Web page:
One of my favorite things about being the CNPS East Bay Chapter’s Conservation Advocate is being with the land and getting to know the parks of the East Bay. Connecting with the spaces and places and getting to know them intimately is important to me as an advocate. I find that caring for the land requires the time to listen and observe what its needs are.
On a recent visit to the East Bay Regional Park District’s Huckleberry Botanic Regional Preserve, I was able to enjoy the beautiful white bell-shaped flowers of the pallid manzanita (Arctostaphylos pallida). As I hiked the Upper Huckleberry Loop, I reached a section on the trail where the vegetation and canopy dramatically changed. As I looked around, I realized I was looking at an area that had received vegetation treatment.
While vegetation treatments under transmission lines are required by public regulatory agencies, it felt like I had come across a scar on the land. As I observed the scar’s boundaries, it was apparent that nature is resilient. The site had received manual vegetation treatment by PG&E in 2018. Much of the area had stump re-spouted and a lot of the native vegetation had come back, presumably because much of the work had been done without the use of heavy equipment. On a trail in Sobrante Ridge Botanic Regional Preserve, I encountered another area that received a vegetation treatment. I observed chipped slash on the ground, tree stumps, and annual non-native grasses, a very different vegetation and post-treatment response than at the Huckleberry site.
One of our chapter’s Conservation Program goals has been working for a science-based approach to vegetation management and wildfire mitigation. Managing parks to reduce the likelihood of a fire and maintaining the habitat characteristics that keep the ecosystem functioning is complex work. Conservation Committee chair Jim Hanson, chapter volunteers, and I are working to learn more from land managers throughout the East Bay about vegetation treatments and how they are working to protect habitats and native flora. Conservation Committee volunteers Jane Francis, Stephanie McKenna, and Robin Mitchell have been exploring how home and landscape “hardening” helps protect against wind-blown embers (see “Fire-Resilient Landscaping with Native Plants” on the chapter’s Conservation Committee webpage). We are currently working with the East Bay Regional Park District to identify some areas suitable for restoration to coast live oaks (Quercus agrifolia), a fire-resistant native tree that provides habitat for many insect, avian, and mammal species.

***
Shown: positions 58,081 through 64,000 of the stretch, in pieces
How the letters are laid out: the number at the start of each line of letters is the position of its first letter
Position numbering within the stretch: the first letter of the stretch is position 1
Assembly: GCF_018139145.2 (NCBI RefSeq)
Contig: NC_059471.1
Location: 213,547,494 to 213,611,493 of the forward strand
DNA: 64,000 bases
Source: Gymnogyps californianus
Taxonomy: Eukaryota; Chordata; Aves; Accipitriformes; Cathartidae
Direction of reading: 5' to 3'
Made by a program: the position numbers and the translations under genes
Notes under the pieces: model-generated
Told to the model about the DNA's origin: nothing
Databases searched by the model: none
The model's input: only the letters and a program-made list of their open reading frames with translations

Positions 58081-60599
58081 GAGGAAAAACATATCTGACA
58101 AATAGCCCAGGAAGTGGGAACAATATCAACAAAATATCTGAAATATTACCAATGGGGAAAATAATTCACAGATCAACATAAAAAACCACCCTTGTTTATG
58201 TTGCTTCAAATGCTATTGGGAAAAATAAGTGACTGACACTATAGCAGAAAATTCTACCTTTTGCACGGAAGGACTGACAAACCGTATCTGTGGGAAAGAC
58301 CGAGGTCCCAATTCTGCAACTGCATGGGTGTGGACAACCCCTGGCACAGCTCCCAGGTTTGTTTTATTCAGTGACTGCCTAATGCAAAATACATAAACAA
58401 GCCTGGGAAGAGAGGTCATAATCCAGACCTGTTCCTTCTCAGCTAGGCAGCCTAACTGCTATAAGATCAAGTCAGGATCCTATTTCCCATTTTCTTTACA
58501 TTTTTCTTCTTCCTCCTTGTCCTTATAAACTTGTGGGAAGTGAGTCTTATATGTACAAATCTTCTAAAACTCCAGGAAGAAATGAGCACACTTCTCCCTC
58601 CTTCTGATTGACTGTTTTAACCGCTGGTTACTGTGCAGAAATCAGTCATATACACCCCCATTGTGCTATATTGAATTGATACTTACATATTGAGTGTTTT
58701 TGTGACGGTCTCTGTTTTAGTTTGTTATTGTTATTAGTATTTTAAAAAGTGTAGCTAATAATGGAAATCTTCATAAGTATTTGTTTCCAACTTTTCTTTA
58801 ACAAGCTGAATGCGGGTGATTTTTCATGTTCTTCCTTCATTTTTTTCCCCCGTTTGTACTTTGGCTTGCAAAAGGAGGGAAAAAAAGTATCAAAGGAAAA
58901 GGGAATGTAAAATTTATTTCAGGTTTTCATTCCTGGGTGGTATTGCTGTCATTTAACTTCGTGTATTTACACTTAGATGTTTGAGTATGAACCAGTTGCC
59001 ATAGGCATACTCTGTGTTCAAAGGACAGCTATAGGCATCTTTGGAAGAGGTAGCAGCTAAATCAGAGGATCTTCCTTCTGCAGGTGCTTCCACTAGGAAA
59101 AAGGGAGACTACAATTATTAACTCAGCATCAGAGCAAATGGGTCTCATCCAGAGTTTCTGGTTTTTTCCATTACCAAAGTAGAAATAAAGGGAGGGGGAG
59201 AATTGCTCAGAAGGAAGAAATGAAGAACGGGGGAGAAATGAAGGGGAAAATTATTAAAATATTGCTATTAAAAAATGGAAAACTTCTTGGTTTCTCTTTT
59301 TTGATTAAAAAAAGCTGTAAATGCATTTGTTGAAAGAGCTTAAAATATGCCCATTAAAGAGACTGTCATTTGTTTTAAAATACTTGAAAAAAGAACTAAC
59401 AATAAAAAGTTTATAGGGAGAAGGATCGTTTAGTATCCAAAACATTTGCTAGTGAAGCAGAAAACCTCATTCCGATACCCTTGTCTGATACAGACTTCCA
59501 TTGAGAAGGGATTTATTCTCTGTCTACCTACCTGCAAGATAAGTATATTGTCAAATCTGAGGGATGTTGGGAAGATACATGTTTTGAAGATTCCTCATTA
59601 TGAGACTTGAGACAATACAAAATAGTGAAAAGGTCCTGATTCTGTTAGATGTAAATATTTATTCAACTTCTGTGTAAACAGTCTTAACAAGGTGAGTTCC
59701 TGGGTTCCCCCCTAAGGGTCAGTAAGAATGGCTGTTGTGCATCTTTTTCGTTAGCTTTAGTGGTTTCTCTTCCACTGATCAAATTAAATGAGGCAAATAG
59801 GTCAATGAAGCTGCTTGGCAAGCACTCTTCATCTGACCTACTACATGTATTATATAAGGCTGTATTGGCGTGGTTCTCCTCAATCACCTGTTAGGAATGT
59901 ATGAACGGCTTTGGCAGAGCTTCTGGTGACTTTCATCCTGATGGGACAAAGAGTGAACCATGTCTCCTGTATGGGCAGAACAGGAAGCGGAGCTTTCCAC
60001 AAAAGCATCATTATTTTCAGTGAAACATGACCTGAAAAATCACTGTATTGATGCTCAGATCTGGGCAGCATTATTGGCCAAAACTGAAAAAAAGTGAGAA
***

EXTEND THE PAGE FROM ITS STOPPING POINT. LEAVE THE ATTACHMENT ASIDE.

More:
My goal as the Conservation Advocate is to honor the sacred and stay true to my tenets by working with land managers, volunteers, and scientists to address the need to protect people’s safety and wellbeing while not further degrading the ecosystems that native flora, and we as East Bay residents, depend on and enjoy. It is my hope that you will join us on this journey, lend your voices, and inspire your neighbors to engage with us as we advocate for responsible stewardship and wildfire management. We will share more information and ways to engage in future issues of the Bay Leaf.
— Álvaro Palacios Casanova, Conservation Advocate, CNPS East Bay Chapter